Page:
Ben Labay will be showing works from the Inked Animal Project at his home in Austin on November 16-17 and 23-24, as part of the 12th annual East Austin Studio Tour (EAST), a free self-guided tour of the city’s creative community. Inked Animal works are represented by Art.Science.Gallery in Austin, Texas—one of the first galleries in the country to focus on science-related art.

Why are Honeybees and Skyscrapers Sweet for Each Other?

Smithsonian Magazine

hive city

Looking up into a skyscraper for bees, designed by students at the University of Buffalo (image: Hive City)

It’s been five years now since it was reported that, for the first time ever, more than half of the world’s population live in urban areas. Such a dramatic demographic shift comes with inevitable consequences – some predictable, like rising housing prices and greater economic disparity, and some less so, like the rise in urban honeybee population. With growing interest in sustainability and local food production combined with news stories and documentaries about honeybee colony collapse disorder, recent changes in laws, and the growing urban population, urban beekeeping is a full-blown trend. But it’s not just about the honey. The humble honeybee is starting to play a greater role in the design of urban living.

bank of america building

The Bank of American Tower by Cook Fox architects. Somewhere in that image 100,000 bees are buzzing 51 stories above New York City (image: Cook Fox)

Bees can help maintain the green roofs that are becoming more common in big cities and thus, in some small way, contribute to a building’s LEED (Leadership in Energy and Environmental Design) rating, which is a metric of sustainability promoted by the United States Green Building Council based on a system of points awarded for environmentally friendly features. In Manhattan, for example, the rooftop hives atop The Bank of America Tower, a 51-story glass skyscraper in the heart of Midtown, were recently featured in The New York Times. The towers’s 6,000-sq-ft green roof is a critical element of its LEED Platinum rating –the highest possible– and is sustained in part by two hives of 100,00 honey bees.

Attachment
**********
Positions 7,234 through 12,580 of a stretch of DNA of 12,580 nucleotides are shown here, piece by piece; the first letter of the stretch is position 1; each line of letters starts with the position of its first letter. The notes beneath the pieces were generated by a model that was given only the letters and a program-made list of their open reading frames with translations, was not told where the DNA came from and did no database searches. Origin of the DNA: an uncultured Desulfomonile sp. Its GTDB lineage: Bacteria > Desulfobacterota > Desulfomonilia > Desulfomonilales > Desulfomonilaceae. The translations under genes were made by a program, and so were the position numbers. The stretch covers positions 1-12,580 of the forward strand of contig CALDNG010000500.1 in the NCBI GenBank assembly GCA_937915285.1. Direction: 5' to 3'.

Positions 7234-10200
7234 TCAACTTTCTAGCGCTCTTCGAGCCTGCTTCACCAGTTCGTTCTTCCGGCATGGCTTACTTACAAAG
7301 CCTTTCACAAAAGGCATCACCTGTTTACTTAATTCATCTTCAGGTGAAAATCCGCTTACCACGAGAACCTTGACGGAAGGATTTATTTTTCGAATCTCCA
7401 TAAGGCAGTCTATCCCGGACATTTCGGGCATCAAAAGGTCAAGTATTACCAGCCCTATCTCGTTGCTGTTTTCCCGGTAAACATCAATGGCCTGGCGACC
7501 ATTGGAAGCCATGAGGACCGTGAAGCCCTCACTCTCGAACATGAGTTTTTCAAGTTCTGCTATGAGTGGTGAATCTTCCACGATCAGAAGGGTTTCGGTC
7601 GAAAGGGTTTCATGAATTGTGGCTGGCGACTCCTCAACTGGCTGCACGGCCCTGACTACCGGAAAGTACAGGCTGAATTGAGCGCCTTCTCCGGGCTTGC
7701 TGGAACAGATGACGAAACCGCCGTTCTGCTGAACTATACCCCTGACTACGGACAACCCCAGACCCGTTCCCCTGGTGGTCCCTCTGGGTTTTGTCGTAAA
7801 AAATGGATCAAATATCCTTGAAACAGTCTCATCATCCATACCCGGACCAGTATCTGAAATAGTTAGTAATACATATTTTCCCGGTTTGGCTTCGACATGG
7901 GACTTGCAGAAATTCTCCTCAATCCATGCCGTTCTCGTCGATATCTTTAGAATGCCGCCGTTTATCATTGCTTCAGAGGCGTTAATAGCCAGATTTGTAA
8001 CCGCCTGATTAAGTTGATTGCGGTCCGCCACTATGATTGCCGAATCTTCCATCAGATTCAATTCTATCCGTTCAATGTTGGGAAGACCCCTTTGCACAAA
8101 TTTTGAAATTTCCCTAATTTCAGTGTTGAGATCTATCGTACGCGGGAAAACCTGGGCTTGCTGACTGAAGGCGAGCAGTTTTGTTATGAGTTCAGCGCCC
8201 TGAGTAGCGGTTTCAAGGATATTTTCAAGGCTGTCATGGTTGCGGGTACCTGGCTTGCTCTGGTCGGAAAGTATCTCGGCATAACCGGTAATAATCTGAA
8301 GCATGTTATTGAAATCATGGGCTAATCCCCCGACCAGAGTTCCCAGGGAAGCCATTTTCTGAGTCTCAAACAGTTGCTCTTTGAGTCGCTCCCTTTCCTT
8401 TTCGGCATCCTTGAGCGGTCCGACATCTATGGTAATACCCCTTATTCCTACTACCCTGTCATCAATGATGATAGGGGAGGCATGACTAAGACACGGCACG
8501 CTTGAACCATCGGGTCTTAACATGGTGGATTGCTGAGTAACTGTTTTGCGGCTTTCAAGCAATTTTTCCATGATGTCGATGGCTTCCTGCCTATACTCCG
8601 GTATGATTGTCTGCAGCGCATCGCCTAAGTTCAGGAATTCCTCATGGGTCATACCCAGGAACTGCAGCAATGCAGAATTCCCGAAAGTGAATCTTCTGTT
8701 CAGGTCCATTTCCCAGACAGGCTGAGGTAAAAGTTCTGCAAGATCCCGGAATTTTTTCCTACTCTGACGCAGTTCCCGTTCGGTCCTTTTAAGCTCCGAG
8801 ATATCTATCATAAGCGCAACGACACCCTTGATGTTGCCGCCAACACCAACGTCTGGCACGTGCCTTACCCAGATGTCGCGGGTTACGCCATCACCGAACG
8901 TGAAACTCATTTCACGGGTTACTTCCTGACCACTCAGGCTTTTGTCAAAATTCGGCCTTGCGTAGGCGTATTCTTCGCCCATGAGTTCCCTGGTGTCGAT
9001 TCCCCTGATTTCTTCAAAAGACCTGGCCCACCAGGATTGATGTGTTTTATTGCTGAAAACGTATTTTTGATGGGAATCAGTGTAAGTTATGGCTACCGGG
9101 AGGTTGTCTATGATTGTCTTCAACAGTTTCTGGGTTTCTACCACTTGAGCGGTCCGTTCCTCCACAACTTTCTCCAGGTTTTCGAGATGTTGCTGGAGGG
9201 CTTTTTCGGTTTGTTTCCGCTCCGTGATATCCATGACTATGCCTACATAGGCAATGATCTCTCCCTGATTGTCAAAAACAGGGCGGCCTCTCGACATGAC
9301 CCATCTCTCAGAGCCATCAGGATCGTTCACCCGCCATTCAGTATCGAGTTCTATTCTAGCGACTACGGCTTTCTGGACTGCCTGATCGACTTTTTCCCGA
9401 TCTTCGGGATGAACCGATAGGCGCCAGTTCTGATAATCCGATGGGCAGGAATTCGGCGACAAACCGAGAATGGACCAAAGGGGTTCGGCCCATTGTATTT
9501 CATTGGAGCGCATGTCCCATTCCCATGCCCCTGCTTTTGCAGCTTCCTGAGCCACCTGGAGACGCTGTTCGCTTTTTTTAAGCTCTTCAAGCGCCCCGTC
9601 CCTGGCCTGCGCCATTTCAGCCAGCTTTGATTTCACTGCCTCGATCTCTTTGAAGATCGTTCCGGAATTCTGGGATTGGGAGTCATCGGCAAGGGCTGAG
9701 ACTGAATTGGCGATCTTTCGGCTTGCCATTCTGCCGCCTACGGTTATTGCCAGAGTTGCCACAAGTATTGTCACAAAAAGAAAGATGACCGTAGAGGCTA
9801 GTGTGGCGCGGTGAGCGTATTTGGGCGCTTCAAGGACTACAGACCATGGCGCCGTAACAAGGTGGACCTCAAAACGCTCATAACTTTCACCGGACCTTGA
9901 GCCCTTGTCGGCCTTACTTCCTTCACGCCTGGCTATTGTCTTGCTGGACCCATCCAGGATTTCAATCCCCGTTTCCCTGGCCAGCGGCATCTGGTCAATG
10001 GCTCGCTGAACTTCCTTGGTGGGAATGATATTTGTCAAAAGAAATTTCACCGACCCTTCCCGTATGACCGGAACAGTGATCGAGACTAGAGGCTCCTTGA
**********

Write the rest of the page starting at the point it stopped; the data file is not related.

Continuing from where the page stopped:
Buildings can benefit from bees in other ways. While some urban bees help secure sustainability credentials as green roof gardeners, others are security guards. In response to a 2010 article in The Telegraph about the recurring theft of lead from the roofs of historic buildings, architect Hugh Petter described the unique counter-measure taken by one building owner in York:

“The flat roofs of this historic building are now the home of bees — this keeps the hives away from the public in urban areas, provides delicious honey for the local community and acts as a powerful disincentive for anyone minded to remove the lead.”

Petter reports that once the bees were installed, the thefts stopped. Unfortunately, according to another recent story, such apian theft deterrents might themselves become the target of thieves. Due to colony collapse disorder, honey bees are so rare that bee theft is on the rise. A problem once common to cattle ranchers on the range is now a problem for beekeepers in Brooklyn. And until someone invents a branding iron small enough for a bee, there’s no way to prove that your queen bee was stolen.